University of Adelaide researchers have led an international team to the discovery of a method in which ocean water has been used in a commercial electrolyser to efficiently produce green hydrogen.
“We used seawater as a feedstock without the need for any pre-treatment processes like reverse osmosis desalination, purification, or alkalisation,” Associate Professor Yao Zheng, from the University of Adelaide’s School of Chemical Engineering said. The team simply filtered the seawater, which came from the Huanghai Sea in China, to remove solids and microorganisms.
“The performance of a commercial electrolyser with our catalysts running in seawater is close to the performance of platinum/iridium catalysts running in a feedstock of highly purified deionised water,” Zheng added.
The discovery addresses concerns about water scarcity that have lingered around green hydrogen discussions, with the researchers noting the ocean is an “almost infinite resource,” accounting for 96.5% of the earth’s water reserves, but has proven challenging due to the complexities of the water’s profile.
The team’s solution boils down to adjusting the local reaction environment of the catalyst, which they did by introducing an acid layer on its surface which captured problematic ions and reduced the formations of solids which can block the electrode.
The team, consisting of researchers from China’s Tianjin University and Nankai University, and Kent State University in the United States, alongside those from the University of Adelaide, published their research in Nature Energy.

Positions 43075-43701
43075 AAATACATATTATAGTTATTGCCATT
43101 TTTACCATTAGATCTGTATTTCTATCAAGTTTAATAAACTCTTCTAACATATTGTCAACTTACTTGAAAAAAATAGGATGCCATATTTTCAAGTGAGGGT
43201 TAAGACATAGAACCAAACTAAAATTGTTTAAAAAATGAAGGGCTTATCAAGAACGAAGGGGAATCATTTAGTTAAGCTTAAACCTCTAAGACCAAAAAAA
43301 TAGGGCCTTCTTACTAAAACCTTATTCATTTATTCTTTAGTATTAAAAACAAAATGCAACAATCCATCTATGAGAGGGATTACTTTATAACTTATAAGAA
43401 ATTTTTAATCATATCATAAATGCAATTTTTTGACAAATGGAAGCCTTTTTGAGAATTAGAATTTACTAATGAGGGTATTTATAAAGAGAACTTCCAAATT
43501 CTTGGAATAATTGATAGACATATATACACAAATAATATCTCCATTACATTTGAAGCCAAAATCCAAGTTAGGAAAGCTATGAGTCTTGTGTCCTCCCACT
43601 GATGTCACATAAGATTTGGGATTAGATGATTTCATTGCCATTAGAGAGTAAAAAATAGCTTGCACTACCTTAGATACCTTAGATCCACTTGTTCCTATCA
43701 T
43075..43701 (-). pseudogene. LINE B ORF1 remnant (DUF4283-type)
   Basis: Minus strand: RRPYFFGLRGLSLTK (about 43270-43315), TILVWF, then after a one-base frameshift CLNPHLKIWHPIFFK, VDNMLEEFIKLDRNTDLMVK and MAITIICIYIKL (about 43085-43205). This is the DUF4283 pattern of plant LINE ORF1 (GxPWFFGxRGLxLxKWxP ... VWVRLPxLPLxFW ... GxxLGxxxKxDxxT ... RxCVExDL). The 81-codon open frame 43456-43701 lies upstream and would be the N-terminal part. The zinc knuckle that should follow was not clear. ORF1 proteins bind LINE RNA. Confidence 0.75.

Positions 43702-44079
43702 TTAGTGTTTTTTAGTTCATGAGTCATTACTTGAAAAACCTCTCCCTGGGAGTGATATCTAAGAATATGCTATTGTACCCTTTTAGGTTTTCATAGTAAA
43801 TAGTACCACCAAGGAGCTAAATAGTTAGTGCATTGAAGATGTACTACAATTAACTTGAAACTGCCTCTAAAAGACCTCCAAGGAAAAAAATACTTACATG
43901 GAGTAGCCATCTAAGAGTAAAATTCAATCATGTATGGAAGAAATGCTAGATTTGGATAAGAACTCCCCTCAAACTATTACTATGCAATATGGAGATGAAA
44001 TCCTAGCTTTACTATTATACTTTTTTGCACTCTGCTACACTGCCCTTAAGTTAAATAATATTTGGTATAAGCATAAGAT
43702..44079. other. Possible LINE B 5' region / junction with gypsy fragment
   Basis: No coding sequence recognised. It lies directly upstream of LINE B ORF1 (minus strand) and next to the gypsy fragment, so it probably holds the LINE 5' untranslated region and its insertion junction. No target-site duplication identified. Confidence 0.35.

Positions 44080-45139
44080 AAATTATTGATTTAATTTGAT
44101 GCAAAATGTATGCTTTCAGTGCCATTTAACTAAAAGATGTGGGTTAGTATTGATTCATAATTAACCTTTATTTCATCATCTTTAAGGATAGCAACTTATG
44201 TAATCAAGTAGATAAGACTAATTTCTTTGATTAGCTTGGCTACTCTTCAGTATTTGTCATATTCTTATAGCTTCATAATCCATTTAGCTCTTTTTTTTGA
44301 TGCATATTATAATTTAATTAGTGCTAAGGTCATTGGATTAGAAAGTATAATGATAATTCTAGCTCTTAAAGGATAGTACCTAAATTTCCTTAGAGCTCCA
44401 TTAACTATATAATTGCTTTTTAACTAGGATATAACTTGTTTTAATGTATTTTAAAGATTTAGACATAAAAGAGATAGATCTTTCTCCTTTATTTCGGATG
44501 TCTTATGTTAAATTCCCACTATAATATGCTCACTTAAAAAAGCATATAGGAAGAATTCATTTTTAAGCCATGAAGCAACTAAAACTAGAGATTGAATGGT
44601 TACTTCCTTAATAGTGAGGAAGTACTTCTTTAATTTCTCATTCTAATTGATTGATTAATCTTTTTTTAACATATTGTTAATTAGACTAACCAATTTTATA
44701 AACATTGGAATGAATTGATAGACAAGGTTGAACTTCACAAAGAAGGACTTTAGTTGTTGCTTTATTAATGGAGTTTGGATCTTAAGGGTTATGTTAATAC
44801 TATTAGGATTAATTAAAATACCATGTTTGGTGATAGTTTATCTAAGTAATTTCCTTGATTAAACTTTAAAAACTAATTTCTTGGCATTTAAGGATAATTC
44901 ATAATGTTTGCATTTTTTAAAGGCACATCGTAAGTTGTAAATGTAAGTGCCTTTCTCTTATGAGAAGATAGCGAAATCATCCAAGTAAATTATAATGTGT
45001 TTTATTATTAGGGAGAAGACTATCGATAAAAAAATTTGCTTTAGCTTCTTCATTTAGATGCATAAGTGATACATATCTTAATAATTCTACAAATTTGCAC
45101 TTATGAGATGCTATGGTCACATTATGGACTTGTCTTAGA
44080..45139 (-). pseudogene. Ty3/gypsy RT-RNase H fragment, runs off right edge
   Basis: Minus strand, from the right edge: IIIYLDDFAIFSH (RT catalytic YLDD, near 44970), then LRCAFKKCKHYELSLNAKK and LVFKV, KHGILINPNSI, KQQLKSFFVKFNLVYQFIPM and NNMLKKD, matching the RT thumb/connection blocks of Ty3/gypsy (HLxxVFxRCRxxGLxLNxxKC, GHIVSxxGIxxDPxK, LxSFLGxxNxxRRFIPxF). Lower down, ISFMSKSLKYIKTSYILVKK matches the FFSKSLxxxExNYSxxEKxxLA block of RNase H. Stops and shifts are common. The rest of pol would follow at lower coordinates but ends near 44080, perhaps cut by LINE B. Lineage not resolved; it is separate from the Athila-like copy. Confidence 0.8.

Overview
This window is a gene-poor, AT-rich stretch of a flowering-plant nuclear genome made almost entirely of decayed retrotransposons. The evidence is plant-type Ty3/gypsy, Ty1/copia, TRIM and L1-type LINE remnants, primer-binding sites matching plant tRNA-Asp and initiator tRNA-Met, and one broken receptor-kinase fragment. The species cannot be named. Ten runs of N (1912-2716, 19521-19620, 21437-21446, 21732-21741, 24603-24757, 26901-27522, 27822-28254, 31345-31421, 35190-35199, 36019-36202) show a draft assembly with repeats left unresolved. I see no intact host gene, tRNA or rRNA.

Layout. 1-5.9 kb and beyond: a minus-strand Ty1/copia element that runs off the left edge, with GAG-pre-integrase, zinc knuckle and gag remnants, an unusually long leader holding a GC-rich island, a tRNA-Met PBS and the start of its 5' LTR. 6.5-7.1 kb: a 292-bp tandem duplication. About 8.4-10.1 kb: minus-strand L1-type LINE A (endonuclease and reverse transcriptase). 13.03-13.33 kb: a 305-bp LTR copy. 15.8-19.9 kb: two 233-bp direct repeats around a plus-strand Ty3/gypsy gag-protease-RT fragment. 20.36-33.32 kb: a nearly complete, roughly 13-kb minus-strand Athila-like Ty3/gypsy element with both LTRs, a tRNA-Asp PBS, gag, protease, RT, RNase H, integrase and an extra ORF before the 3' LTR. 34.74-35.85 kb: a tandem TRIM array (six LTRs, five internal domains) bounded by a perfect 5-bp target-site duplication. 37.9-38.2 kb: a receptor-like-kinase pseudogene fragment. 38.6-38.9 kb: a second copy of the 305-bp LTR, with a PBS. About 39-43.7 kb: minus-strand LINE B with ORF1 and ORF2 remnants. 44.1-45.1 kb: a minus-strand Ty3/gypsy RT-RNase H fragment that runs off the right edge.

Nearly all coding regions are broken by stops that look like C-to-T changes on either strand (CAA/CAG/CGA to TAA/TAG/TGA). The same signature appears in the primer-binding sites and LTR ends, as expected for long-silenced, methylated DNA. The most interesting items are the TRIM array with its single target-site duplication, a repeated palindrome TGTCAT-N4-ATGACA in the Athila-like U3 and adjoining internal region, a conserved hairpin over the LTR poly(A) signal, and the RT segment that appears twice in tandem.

They noted the approach was most practical for regions with long coastlines and abundant sunlight, à la Australia.
The team will now work on scaling up the system by using a larger electrolyser so that it can be used in commercial processes such as hydrogen generation for fuel cells and ammonia synthesis.
Salt in the wound
Given the ocean’s vastness, it is considered a natural feedstock electrolyte. As the researchers note, “direct seawater electrolysis without the purification process and chemical additives is highly attractive and has been investigated for about 40 years.”
The issue – using seawater for electrolysis tends to cause electrode side reactions and corrosion, leading to low efficiency and poor stability of the electrolysis system.
This is because seawater has high concentrations of harmful chlorine ions as well as unwanted positively charged ions like magnesium and calcium ions. Since the pH value of seawater near the cathode increases remarkably during electrolysis, these magnesium and calcium ions can form into massive precipitates like magnesium hydroxide, becoming insoluble solids that can block the electrode.
To address these issues, the team introduced a “hard Lewis acid layer” on the catalyst surface to split water molecules and capture many of the the negatively charged ions surrounding the catalyst. They also found their approach created a strongly alkaline environment, pH 14, which inhibited chlorine production on the catalyst, reducing the formation of these electrode blocking solids.
The team introduced this acid layer on a series of common catalysts to manipulate the local reaction microenvironment, they said, – noting this was a “general strategy that can be applied to different catalysts without the need for specifically engineered catalysts and electrolyser design.”
“With this in situ generated local alkaline environment on a series of Cr2O3-modified catalysts, a substantial activity enhancement was achieved, and simultaneously, the harmful chlorine chemistry and precipitate formation were avoided,” they said.
“The flow-type seawater electrolyser with Cr2O3-modified catalysts afforded a good stability up to 100 h at 500 mA cm−2 and exhibited an industrially required current density of 1.0 A cm−2 at 1.87 V and 60 °C,” the team concluded.
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